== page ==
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Anticoagulant drugs are used in healthcare environments to help reduce or stop blood from clotting. Using these drugs, however, poses significant risk factors if not properly administered and managed correctly. Thus, anticoagulant management refers to the processes and procedures used to administer and monitor anticoagulant drugs. Furthermore, usage of such a drug poses additional risks to patients due to interactions with other more therapeutic drugs, thereby complicating the management process. Usually, healthcare providers will develop a comprehensive plan to account for these risk factors and provide staff with proper protocols to ensure efficient delivery and risk mitigation on behalf of patients requiring anticoagulants.
Coagulation occurs naturally in the body, in particular when a wound is present. The blood will clot around the wound to stop bleeding and will stop coagulating once the wound is completely healed. There are various hereditary factors, however, that can cause abnormalities in the clotting process to the point that the clotting can block an entire blood vessel, a condition called thrombosis. As well, in cases where artificial organs are introduced through surgery, coagulation may react differently, leading to increases in blood clotting. Both cases often will require anticoagulant management procedures to be implemented, along with effective administering of anticoagulant drugs to mitigate the risks associated with increased blood clotting.
Ideally, the use of anticoagulant management is to achieve the natural balance usually found in the normal human coagulation process. Drugs are introduced into the system to suppress the clotting process, and the effects are then continually monitored. Adjustments to the dosage are often required to help achieve this natural balance. Stability is the most crucial factor in the anticoagulant management process, thereby, ensuring risk reduction. Risks to the use of anticoagulant drugs include excessive bleeding if the dose given is too large or excessive clotting if the dose is not strong enough to reduce the clotting.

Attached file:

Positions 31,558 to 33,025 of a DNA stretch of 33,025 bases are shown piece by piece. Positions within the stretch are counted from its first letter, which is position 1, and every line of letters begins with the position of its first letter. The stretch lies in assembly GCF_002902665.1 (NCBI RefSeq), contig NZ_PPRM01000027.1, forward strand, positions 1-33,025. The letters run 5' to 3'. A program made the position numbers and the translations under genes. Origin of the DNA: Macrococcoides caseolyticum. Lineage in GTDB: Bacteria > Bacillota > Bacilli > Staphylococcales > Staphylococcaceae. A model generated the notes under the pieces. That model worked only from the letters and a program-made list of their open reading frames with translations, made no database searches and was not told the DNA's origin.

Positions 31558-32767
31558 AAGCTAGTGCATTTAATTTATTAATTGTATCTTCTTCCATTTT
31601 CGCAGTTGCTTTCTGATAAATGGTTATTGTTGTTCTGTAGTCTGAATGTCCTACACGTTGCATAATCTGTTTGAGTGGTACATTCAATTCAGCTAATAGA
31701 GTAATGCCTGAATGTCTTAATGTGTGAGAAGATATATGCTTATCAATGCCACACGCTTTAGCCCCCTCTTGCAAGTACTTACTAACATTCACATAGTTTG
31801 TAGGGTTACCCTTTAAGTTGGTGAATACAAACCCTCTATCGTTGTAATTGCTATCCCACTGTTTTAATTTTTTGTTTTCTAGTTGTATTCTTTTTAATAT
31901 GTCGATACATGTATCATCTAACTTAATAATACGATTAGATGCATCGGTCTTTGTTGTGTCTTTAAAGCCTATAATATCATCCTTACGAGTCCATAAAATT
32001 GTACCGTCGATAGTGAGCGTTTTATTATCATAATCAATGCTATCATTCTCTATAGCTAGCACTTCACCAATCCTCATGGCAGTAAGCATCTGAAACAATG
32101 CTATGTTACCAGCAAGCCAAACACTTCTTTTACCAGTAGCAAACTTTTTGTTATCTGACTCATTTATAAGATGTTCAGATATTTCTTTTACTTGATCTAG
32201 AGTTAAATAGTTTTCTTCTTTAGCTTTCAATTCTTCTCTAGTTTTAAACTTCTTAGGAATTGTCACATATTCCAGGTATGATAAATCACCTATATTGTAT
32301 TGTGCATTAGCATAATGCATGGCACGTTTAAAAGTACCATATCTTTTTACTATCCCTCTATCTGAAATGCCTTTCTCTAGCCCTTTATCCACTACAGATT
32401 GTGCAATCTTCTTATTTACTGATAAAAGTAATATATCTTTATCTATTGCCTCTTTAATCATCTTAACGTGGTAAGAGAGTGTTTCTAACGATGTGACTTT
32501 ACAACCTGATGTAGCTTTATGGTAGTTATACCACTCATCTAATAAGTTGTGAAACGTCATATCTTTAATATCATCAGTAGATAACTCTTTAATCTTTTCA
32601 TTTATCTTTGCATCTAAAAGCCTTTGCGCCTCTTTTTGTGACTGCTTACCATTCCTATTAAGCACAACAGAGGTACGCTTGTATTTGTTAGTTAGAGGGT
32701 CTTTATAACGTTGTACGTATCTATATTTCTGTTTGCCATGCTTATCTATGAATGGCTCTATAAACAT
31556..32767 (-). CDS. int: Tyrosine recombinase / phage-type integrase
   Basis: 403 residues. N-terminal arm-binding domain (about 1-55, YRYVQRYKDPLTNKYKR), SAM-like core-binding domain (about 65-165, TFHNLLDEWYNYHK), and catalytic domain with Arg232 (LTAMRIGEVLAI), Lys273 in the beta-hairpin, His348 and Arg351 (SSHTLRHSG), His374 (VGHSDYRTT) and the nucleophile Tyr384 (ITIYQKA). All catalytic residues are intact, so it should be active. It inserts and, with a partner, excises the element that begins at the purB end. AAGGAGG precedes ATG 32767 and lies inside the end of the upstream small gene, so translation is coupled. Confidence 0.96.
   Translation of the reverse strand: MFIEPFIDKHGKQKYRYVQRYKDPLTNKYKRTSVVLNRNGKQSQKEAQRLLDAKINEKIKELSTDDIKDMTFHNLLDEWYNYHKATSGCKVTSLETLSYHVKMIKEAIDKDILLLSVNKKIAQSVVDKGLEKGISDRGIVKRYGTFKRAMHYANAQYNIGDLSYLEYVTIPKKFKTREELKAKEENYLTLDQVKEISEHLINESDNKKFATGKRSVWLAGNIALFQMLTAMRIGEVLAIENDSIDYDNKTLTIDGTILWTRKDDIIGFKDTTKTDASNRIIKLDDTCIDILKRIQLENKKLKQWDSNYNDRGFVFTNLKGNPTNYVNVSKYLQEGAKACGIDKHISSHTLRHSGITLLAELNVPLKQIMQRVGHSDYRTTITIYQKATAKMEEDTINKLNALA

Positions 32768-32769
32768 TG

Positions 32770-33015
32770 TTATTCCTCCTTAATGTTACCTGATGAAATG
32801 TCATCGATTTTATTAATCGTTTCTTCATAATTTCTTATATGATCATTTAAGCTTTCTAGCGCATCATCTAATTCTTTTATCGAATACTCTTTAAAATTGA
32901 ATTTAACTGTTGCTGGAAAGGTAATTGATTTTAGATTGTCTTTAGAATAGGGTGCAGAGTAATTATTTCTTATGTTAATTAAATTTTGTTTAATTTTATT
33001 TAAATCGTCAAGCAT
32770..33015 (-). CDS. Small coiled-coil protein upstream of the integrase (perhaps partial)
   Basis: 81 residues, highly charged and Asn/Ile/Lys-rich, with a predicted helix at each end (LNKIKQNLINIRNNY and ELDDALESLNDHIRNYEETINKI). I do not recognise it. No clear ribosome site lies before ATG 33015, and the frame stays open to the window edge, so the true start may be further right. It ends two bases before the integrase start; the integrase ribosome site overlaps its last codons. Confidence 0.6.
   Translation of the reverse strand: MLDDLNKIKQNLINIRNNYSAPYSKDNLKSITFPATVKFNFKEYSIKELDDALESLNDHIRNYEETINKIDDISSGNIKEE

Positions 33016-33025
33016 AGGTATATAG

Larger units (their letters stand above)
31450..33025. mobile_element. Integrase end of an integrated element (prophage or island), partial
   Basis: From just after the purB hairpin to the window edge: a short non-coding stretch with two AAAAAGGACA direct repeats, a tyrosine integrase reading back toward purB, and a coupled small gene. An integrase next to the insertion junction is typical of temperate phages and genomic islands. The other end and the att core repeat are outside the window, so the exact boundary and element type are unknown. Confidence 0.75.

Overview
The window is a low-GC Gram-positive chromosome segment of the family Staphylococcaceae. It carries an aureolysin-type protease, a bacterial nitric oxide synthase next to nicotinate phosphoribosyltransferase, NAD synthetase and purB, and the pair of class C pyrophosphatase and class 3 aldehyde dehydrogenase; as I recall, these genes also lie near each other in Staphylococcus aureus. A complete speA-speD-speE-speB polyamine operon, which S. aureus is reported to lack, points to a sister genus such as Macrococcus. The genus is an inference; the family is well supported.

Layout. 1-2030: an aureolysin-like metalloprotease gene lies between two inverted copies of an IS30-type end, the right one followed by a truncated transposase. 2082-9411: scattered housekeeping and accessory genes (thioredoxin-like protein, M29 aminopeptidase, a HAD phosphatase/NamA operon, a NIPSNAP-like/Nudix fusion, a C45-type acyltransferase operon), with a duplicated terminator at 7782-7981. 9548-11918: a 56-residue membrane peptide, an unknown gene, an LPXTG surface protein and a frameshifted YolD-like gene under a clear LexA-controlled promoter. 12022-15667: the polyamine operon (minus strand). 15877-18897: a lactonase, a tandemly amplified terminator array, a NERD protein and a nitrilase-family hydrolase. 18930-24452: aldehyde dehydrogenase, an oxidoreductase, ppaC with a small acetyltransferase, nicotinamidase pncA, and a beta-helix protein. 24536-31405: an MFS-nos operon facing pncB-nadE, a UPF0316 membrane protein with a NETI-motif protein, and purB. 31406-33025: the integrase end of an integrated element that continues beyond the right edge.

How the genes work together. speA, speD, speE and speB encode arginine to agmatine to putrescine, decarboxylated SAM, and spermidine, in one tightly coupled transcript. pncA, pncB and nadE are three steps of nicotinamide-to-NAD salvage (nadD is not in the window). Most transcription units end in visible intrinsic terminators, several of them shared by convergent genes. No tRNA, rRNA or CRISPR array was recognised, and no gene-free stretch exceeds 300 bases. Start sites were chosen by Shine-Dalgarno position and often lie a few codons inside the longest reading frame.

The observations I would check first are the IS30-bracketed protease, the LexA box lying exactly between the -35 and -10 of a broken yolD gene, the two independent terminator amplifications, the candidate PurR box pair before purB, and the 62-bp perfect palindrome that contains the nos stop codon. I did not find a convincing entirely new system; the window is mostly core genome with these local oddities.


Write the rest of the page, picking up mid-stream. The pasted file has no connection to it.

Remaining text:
In most cases, healthcare providers will develop anticoagulant management procedures for each individual anticoagulant drug administered. Each drug operates a bit differently when introduced to the human body, so each requires its own individual protocols for effective administering and management. Such protocols will usually include dosage algorithms, standard usage of the drug, and outpatient educational procedures. Protocols drawn up will usually result from a committee that is recruited from within the healthcare establishment and often will include doctors, nurses, laboratory specialists, pharmacists and others impacted by the management process.
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